–Ben Kwan, Attorney

As soon as the story emerged earlier this month about the Harvard Business School professor who berated a Boston-area Chinese restaurant over his takeout bill, I was champing at the bit to get on the DuetsBlog to pen my own long-simmering epistle about the burdens of running a Chinese takeout joint.

This one hit close to home and I couldn’t wait to pile on with a few words about personal branding for lawyer-professors (or anyone else similarly inclined) as to their dealings with small, family-run, immigrant businesses.

As you all likely know by now, the Internet fury that landed on Harvard Professor Ben Edelman’s doorstep followed a series of emails Mr. Edelman exchanged with Ran Duan of Sichuan Garden restaurant in Brookline, Mass.  Mr. Edelman accused Sichuan Garden of violating Massachusetts state law on advertising because Sichuan Garden’s online menu hadn’t been updated to reflect current prices.  In other words, Mr. Edelman paid $4 more than he thought he was supposed to for his takeout.  And then he had the nerve to ask for treble damages.

Long story short, the Internet cried foul and Mr. Edelman apologized.

What could I possibly add to this saga, where Harvard and its alumni bore the brunt of so much shaming, where lawyers everywhere took a collective hit for this guy’s questionable citation to black letter law on behalf of Egg Foo Yung lovers everywhere?

Very little.  I just wanted to pile on with the rest of the Internet on behalf of the folks like my dad, who runs his own Chinese restaurant in Eden Prairie, Minnesota.  I’ve been intimately involved with dad’s restaurant since I could reach the dishwasher by standing atop an over-turned five gallon soy sauce bucket (dad will say it was much earlier, when I learned how to pocket tips from customers).  Heck, I’ll be there tonight after leaving the law firm.  And I’ll be there because it’s New Year’s Eve, and as usual, I know we’ll be slightly under-staffed, and the extra help may prevent us from forgetting a pint of white rice or a bag of crispy chow mein noodles in someone’s NYE takeout order.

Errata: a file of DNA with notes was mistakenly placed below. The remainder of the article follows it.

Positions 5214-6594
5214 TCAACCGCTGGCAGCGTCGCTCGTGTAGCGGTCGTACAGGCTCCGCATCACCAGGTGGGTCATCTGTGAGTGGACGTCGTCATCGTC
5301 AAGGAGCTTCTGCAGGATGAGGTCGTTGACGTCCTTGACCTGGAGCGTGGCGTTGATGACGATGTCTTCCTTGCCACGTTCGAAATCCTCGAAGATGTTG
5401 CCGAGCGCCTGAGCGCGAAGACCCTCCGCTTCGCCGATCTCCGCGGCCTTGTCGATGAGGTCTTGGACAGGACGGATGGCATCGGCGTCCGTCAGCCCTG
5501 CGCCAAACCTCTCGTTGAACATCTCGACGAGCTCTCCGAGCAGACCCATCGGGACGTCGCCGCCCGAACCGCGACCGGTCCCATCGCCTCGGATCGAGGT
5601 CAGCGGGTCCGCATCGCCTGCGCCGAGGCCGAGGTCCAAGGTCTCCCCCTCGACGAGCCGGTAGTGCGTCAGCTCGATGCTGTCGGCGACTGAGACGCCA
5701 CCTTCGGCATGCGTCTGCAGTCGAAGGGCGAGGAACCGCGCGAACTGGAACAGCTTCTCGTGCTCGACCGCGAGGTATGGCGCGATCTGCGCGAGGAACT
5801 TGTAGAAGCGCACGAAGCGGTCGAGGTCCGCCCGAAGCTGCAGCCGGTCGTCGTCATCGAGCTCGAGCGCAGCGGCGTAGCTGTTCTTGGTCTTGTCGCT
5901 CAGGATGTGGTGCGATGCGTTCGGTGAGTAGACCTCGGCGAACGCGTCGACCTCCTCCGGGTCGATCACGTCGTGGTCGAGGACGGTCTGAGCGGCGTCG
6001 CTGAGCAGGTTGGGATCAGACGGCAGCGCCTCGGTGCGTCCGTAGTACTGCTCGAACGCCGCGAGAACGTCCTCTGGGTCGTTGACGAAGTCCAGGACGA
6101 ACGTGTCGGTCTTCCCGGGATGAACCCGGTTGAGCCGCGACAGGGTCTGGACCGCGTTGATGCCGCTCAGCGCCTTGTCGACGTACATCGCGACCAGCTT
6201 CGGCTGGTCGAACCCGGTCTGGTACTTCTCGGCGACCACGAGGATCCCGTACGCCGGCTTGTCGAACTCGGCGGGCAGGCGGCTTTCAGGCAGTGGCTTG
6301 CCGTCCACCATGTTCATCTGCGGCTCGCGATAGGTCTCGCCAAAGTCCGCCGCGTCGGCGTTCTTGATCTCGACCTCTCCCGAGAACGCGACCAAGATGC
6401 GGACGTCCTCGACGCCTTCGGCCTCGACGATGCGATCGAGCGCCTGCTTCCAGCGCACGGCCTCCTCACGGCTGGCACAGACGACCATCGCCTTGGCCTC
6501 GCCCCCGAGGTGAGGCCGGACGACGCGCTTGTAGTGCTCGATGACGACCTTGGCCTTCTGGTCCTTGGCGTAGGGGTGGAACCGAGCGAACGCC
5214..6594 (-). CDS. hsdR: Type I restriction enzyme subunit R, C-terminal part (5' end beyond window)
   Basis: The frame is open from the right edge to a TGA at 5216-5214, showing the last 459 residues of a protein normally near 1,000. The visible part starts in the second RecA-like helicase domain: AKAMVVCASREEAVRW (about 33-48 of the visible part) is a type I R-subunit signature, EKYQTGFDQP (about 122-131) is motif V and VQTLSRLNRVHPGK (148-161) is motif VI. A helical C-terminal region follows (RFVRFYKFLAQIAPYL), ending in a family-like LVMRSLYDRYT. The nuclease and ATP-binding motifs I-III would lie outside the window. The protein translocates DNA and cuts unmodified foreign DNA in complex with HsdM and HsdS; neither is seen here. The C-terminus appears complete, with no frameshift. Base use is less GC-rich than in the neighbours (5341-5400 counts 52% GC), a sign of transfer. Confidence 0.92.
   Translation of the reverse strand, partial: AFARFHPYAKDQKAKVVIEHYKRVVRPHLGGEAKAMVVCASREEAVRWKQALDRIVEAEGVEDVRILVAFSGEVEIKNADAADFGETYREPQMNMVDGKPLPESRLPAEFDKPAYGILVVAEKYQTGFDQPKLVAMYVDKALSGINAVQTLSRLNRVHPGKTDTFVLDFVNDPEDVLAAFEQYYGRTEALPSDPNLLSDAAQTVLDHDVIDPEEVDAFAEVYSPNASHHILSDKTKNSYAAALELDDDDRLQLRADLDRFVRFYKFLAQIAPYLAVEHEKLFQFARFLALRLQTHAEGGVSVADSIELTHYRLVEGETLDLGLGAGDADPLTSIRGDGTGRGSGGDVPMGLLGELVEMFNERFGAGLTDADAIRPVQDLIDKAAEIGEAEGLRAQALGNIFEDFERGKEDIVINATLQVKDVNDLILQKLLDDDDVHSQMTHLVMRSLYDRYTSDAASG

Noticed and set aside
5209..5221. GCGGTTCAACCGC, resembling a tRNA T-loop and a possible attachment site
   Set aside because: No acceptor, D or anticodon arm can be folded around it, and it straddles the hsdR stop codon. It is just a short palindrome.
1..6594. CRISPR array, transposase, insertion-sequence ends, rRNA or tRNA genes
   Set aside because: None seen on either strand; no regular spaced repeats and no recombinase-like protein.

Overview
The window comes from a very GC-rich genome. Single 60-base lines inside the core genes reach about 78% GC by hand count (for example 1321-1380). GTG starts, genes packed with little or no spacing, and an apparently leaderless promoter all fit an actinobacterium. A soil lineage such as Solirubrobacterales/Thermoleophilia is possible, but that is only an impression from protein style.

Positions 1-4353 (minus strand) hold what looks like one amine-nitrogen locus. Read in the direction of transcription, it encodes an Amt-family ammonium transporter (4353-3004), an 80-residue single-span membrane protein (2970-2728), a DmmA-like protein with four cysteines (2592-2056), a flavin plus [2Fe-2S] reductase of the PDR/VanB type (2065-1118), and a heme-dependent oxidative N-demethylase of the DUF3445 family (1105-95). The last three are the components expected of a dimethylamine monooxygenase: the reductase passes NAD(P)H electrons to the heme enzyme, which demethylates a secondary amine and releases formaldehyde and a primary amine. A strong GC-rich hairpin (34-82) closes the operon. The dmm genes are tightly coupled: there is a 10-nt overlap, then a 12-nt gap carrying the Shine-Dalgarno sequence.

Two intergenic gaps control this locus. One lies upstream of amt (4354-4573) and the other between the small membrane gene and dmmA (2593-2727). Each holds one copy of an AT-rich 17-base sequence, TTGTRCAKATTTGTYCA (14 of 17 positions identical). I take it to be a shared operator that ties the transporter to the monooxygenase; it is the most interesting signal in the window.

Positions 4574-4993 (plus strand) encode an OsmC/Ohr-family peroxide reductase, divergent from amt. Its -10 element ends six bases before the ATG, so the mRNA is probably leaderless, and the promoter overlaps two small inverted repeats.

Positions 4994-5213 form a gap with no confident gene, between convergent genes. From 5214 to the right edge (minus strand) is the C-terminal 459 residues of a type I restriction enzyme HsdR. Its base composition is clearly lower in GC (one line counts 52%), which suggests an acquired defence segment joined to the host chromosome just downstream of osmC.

Let’s just say, I’ve dealt with a Ben Edelman or two in my life.  So piling on Mr. Edelman wouldn’t be hard to do.

But then I read this response to the whole ordeal, which Ran Duan of Sichuan Garden released to Boston.com:

We have been overwhelmed with the response and support that has flooded our way. It means the world to know that there are still good people in this world. We have been contacted by people from California all the way to Australia offering kind words and support. I have been attempting to keep up with writing back personally and thanking each and every one of you. We have been offered donations, free services, including website services and legal advice, which I kindly denied.

I just want to make clear that we are not a business in financial distress. We have been blessed with the support of our amazing community and hospitality family that has understood the value of a hard working family. Your support and kind words are more then enough.

I have received overwhelming support from Harvard graduates and the student body. I believe that one man’s actions should not be the burden of another. I just want to apologize to Harvard for all the negative association they have been linked with this ordeal. I also believe that something good can come out of all this situation.

I support Jon Staff and will contribute to the Greater Boston Food Bank. I appreciate all the support and increase in business we have received but you need to realize we are just one of thousands of small establishments that need your support. I ask you to not just support us but your neighborhood establishments also, your local take-out restaurant, a bodega/market down the street. If we stick together and support our local community we will grow together as a community.

I kindly ask all media inquiries to respect our customers and our business hours. My number one priority is to our guests and the experience they receive at our establishments.


Ran Duan, on behalf of Sichuan Garden

I think that’s called grace.  How’s that for a bit of personal branding wisdom for the new year?

The world was on Mr. Duan’s side and could easily have tolerated a swipe or vindictive jab at Mr. Edelman’s expense.  Rather than a shot at Harvard elites who go around wielding their power over a $4 discrepancy, Mr. Duan went out of his way to apologize for the ill feelings Mr. Edelman wrought upon his academic kin.  That’s classy.

And it’s the right kind of proactive, unsolicited response to an otherwise ugly situation that’s invited the now all-too-familiar indignant Internet pileup.  Rather than add to the disdain for Mr. Edelman, Mr. Duan pivoted attention and took the opportunity to showcase and encourage some good.

So let it be resolved, this New Year’s Eve, that we enter 2015 with thoughts on grace in lieu of shaming when the latter is just too easy.  Here’s to a happy, healthy, and well-branded 2015.